In the early hours of 20 February 1913, Olive Wharry and Lilian Lenton broke into the Refreshment Pavilion at Kew Gardens, scattered some paraffin-soaked tinder around the floor and set the lot alight. As the wooden building burned, the two women – members of the suffragette movement – were caught running from the gardens by police, and subsequently did time (and hunger strikes) in Holloway Prison. Only 12 days earlier the same women had targeted three of Kew’s orchid houses, smashing glass panes and destroying some of the precious specimens inside (‘Queer way to get the vote!’ the director of New York Botanical Garden had written in sympathy to Kew’s then director, David Prain).
The chalet-like structure torched by the suffragettes had been built in 1888, a long-requested concession to visitors hitherto subject to the strict rules laid down by Kew’s second director (and Darwin’s great friend) Joseph Hooker: no smoking, no bath chairs or perambulators, no games, gymnastics or ‘military evolutions’ – and no picnics or luncheon parties. Located in the arboretum between the Marianne North Gallery and the Temperate House, the Refreshment Pavilion offered a ‘Shilling Tea’ with bread and butter, jam, cake and salad, or else a ‘Cold Collation’ of meats, cheese, veal-and-ham pie, bread and butter. After the arson attack a temporary structure was erected before a more permanent replacement was built in 1920. Kew’s archivists have unearthed some delicious examples of the British garden-goer’s character in the years that followed, including a complaint from 1965 that the pavilion’s cucumbers ‘were an unusual hue that was letting the country down’.
Yet another structure occupies the site today. Recently completed by Ryder Architecture, which has been involved in a five-year programme of works at Kew, the latest incarnation is a low-slung building of black steel and glass. Its obvious debt to East Asian architecture makes it a fitting addition to this corner of the gardens: from the restaurant’s large terrace can be seen the Chinese-style Great Pagoda, completed in 1762 and one of several buildings at Kew designed for Augusta, Dowager Princess of Wales, by William Chambers. Kew’s meticulous labelling system makes any stroll here educational, and the Asian varieties in its 14,000-tree arboretum are plentiful – here a large-leafed Paulownia fargesii from China, for instance, or there the great gnarled trunk of the Japanese pagoda tree (Styphnolobium japonicum), planted at Kew around 1760.
When I visit in early September, some of the arboretum is already flecked with gold, as are the old vines growing on frames around the terrace, where I sit at one of many socially distanced tables. Kew announced the opening of its ‘brand-new food destination’ last summer – fiery pun unintended, presumably; but perhaps the original pavilion’s ashy fate inspired the new kitchen’s main selling point: a state-of-the-art Josper oven fed with DEFRA-approved charcoal and ‘woody waste’ from the gardens.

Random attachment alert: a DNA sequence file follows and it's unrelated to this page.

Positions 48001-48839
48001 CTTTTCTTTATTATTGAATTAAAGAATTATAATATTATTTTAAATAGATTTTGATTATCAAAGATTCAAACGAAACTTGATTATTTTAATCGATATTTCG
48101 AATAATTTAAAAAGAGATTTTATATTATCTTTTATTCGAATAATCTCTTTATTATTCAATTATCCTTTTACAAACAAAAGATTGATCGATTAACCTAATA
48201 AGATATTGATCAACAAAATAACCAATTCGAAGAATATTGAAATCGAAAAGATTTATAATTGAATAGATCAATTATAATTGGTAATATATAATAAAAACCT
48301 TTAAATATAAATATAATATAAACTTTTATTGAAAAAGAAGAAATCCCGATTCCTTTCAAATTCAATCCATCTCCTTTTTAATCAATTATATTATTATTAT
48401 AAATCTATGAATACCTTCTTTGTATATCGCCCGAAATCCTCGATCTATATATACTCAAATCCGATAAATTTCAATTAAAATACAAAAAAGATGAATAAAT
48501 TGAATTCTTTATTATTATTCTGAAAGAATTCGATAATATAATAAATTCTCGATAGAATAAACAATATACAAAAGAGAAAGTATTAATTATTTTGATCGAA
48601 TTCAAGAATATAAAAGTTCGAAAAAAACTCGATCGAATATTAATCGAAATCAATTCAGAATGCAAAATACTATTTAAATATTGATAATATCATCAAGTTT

The skin of my roast whole bream is certainly beautifully crisp when it arrives, though its slightly dry flesh would suggest it has had a little too much of the suffragette treatment. A generous sprig of rosemary comes, I assume, from the ‘chef’s herb garden’ on display at the other end of the terrace – as, hopefully, does the herb marinade for the spatchcock chicken also on the menu. Golden chips and a lime-dressed salad of quinoa and beetroot provide a pleasingly autumnal palette (and are probably the best things on the palate, too). With Kew horseradish vodka no longer on the menu, the vaguely botanical theme of my lunch continues with a brownie accompanied by matcha ice cream. Alas, a cafeteria-style system means that mains and desserts are brought all at once, after you’ve ordered and paid inside; by the time I have picked my way carefully through the fish, the ice cream looks more like pea soup than pudding.
People remember wistfully the days when entry to Kew Gardens was via a one-penny turnstile. Today’s entrance ticket leaves you little change from a £20 note, which makes paying £18.95 once you’re inside for a less-than-exemplary main course feel about as steep as the climb up the 10 storeys of the Great Pagoda. But Kew has been a target for government spending cuts for almost as long as the gardens have existed, and having lost an estimated £15m while its gates were closed this year by the pandemic, the institution is not set to receive any government support to mitigate the loss. That feels both ironic and tragic, given that the scientific work it does – think of its Millennium Seed Bank at Wakehurst, which has so far safeguarded some 40,000 of the world’s plant species – has surely never been more vital. Next time I visit the gardens, though, I might just risk the wrath of Sir Joseph Hooker and bring along my Tupperware. Cucumber sandwich, anyone?
From the October 2020 issue of Apollo. Preview and subscribe here.
Don’t blame the culture wars for Tate Britain’s disappointing rehang